The Toronto Stock Exchange 300 Composite Index (^GSPTSE) has gained 6.5% so far this year indicating, on balance, that there may be better news ahead for company profits. Consensus expectation is that profits at the overall level will increase by 6.1% for the first quarter of 2014 compared to a year ago.
The star performers should be the energy companies, whose profits are expected to increase by 22%, driven by higher natural gas prices and tighter crude spreads. On the other end of the spectrum will be the mining companies, whose profits are expected to decline by 37% as a result of generally lower product prices compared to a year ago.
The reporting season will start this week, and while the expected results are already reflected in the current stock prices, many surprises could still be in store — especially regarding the business outlook provided by the company managements.
Rogers Communications (TSX: RCI.B)(NYSE: RCI) will report quarterly results on Monday. The market consensus expectation is a profit of $0.70 per share compared to $0.80 a year ago for a 13% decline. While revenue is expected to be slightly higher, lower margins and increased losses in the media and corporate divisions are expected to pull net profits down. The key focus will be on the highly profitable wireless division where the addition of new subscribers and revenue per subscriber will be closely watched.
Rogers’ share price has been performing poorly so far this year (-8%) after the company spent $3.3 billion on the acquisition of 700 MHz spectrum; the exploitation of the spectrum and the wider business strategy under new CEO Guy Laurence are key questions for market analysts. The stock is trading at a valuation discount to its Canadian peers and poor results are already factored in.
Canadian Pacific Railway (TSX: CP)(NYSE: CP) and Canadian National Railways (TSX: CNR)(NYSE: CNI) will both report first quarter results on Tuesday. The negative impact of a very severe winter on carload volumes and operating costs (labour, fuel) will be visible on the profits of both companies.
Consensus expectation is that Canadian Pacific will see a 29% increase in earnings per share on the back of modest revenue growth but considerable margin improvement. Canadian National is expected to report a 6% year on year increase in earnings per share.
Canadian National is trading on a 2014 price/earnings ratio of 17.3 times and an enterprise value/EBITDA multiple of 10.8 times. Similar ratios for Canadian Pacific are 18.2 times and 11 times. Both are expensive compared to their own histories and to peers south of the border which carries the risk of price declines should profits disappoint investors.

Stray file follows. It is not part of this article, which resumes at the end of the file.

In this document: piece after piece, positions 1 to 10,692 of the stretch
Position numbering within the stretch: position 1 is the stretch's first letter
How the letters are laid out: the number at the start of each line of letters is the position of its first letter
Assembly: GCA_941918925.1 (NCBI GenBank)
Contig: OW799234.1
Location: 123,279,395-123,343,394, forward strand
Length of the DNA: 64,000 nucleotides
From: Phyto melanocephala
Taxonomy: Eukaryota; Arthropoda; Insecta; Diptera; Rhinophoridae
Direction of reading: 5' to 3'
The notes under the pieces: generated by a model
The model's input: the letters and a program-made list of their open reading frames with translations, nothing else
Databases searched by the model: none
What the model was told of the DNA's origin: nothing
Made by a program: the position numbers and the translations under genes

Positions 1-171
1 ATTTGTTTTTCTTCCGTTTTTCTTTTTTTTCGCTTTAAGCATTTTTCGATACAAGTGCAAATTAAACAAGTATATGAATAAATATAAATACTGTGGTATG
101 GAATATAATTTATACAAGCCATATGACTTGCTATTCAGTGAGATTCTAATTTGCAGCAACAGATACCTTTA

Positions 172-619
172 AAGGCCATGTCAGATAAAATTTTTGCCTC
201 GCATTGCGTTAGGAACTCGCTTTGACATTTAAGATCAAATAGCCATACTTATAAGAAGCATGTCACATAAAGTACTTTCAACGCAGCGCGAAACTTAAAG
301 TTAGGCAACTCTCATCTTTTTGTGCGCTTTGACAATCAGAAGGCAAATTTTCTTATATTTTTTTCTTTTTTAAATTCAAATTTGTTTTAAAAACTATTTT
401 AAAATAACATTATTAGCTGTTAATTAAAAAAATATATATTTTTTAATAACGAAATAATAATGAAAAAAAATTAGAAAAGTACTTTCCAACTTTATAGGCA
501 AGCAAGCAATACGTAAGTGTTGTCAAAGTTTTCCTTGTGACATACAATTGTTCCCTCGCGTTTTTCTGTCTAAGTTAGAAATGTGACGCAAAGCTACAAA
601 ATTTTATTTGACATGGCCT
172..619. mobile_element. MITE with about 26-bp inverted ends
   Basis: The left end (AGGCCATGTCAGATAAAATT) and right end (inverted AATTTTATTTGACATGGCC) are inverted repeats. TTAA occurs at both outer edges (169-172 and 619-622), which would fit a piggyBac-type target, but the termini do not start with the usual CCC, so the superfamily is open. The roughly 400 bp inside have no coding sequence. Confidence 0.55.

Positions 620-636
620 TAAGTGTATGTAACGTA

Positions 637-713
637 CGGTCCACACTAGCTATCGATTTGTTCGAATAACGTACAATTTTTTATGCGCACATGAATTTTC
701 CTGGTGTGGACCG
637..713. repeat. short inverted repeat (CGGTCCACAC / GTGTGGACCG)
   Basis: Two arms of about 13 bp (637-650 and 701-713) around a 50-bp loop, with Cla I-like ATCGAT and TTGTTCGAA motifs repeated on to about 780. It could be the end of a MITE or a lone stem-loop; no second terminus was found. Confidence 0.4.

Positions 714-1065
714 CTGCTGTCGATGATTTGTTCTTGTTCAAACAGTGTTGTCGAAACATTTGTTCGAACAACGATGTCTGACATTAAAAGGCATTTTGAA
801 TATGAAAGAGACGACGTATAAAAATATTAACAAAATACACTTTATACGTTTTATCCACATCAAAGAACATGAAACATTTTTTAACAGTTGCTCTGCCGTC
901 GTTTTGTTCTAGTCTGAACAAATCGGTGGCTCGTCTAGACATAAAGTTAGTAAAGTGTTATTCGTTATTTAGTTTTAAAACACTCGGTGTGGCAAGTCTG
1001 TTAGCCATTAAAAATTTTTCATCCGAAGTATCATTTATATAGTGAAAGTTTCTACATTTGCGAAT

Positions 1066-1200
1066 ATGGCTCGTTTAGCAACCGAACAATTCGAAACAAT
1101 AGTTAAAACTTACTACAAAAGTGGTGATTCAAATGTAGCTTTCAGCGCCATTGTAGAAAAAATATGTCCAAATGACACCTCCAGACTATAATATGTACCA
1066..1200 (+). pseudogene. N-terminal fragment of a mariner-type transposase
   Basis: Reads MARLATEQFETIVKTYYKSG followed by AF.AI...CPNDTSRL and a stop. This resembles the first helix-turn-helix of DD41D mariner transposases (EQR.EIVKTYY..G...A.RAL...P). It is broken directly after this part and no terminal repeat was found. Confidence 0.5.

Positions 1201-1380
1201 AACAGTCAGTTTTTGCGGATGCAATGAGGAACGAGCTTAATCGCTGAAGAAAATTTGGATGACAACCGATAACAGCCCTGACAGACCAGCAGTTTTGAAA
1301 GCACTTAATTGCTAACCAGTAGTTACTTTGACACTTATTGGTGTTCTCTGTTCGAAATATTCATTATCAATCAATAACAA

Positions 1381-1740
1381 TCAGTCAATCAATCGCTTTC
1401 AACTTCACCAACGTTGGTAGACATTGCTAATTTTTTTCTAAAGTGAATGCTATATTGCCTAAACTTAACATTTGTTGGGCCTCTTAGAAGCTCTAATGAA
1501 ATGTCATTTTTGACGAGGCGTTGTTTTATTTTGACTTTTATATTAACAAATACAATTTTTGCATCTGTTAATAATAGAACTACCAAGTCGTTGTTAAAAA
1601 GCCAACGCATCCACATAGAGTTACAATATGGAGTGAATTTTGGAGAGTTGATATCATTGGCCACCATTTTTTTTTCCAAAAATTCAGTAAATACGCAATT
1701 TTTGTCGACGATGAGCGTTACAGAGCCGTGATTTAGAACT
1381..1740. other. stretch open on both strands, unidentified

Tech Resources (TSE: TCK.B)(NYSE: TCK) is expected to report a 50% decline in profits per share for the first quarter on Tuesday. This will be the result of sharply lower commodity prices including coal, copper and zinc, the company’s main products. The share price has declined by 35% from the 2013 peak and poor news is in the price.
On Thursday, we expect to see disappointing results from Potash Corporation (TSX:POT) (NYSE:POT). The company had a difficult fourth quarter of 2013 and indicated earlier in the year that the earnings per share in the first quarter of 2014 could be $0.30 to $0.35 per share, some 48% lower than the first quarter of 2013.
However, Agrium (TSX: AGU)(NYSE: AGU), another major food nutrient producer and retailer, announced recently that they only expect to do slightly better than break even in the first quarter, considerably lower than the latest consensus analyst expectations.
The share price of Potash recovered strongly after the scare provided by the breakup of the Uralkali and Belaruskali marketing agreement mid-2013. This recovery continued through the poor year-end results buoyed by positive comments from company management about improvements in the nutrients markets. A read across from the Agrium announcement indicates that Potash profits may also have been under pressure in the first quarter.